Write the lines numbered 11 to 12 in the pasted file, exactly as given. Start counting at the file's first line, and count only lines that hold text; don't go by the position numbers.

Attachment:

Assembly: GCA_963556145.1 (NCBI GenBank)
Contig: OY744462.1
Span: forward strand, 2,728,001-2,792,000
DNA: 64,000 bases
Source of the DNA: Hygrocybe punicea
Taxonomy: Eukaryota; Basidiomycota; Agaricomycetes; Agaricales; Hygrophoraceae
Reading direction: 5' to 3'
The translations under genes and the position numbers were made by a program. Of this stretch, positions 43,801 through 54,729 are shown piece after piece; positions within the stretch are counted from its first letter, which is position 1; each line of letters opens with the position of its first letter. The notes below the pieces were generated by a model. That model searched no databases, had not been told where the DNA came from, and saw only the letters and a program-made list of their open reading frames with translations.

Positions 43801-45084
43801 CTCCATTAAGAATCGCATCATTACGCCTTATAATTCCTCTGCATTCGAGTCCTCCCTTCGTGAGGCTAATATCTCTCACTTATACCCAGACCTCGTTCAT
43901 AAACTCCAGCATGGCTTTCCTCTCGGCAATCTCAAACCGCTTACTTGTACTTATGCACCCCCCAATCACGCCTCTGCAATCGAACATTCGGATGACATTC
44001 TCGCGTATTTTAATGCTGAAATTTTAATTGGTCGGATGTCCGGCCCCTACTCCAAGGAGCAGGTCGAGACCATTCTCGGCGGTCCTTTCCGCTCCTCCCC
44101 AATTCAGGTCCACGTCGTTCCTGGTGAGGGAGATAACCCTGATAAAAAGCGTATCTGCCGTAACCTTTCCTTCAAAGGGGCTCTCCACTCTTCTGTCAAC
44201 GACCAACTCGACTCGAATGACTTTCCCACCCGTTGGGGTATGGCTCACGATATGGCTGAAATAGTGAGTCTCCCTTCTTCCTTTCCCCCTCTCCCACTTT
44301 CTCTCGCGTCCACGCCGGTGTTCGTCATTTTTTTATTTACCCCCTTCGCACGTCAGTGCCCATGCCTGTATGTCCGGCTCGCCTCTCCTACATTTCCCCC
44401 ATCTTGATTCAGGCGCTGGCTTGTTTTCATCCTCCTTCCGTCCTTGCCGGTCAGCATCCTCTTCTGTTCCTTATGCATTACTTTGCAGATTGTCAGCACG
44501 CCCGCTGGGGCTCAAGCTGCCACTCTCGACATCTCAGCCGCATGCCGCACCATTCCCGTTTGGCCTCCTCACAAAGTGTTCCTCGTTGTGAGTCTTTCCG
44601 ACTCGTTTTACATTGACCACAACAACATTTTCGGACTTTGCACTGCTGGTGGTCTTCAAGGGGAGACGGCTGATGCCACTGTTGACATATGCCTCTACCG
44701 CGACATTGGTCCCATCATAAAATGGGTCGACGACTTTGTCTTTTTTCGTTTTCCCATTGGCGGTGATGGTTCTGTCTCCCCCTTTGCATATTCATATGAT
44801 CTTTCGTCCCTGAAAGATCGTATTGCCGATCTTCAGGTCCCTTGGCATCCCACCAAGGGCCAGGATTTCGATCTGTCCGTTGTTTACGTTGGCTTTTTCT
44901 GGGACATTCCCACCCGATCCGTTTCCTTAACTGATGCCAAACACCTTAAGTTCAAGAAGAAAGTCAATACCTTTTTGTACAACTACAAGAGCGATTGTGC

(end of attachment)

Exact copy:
43901 AAACTCCAGCATGGCTTTCCTCTCGGCAATCTCAAACCGCTTACTTGTACTTATGCACCCCCCAATCACGCCTCTGCAATCGAACATTCGGATGACATTC
44001 TCGCGTATTTTAATGCTGAAATTTTAATTGGTCGGATGTCCGGCCCCTACTCCAAGGAGCAGGTCGAGACCATTCTCGGCGGTCCTTTCCGCTCCTCCCC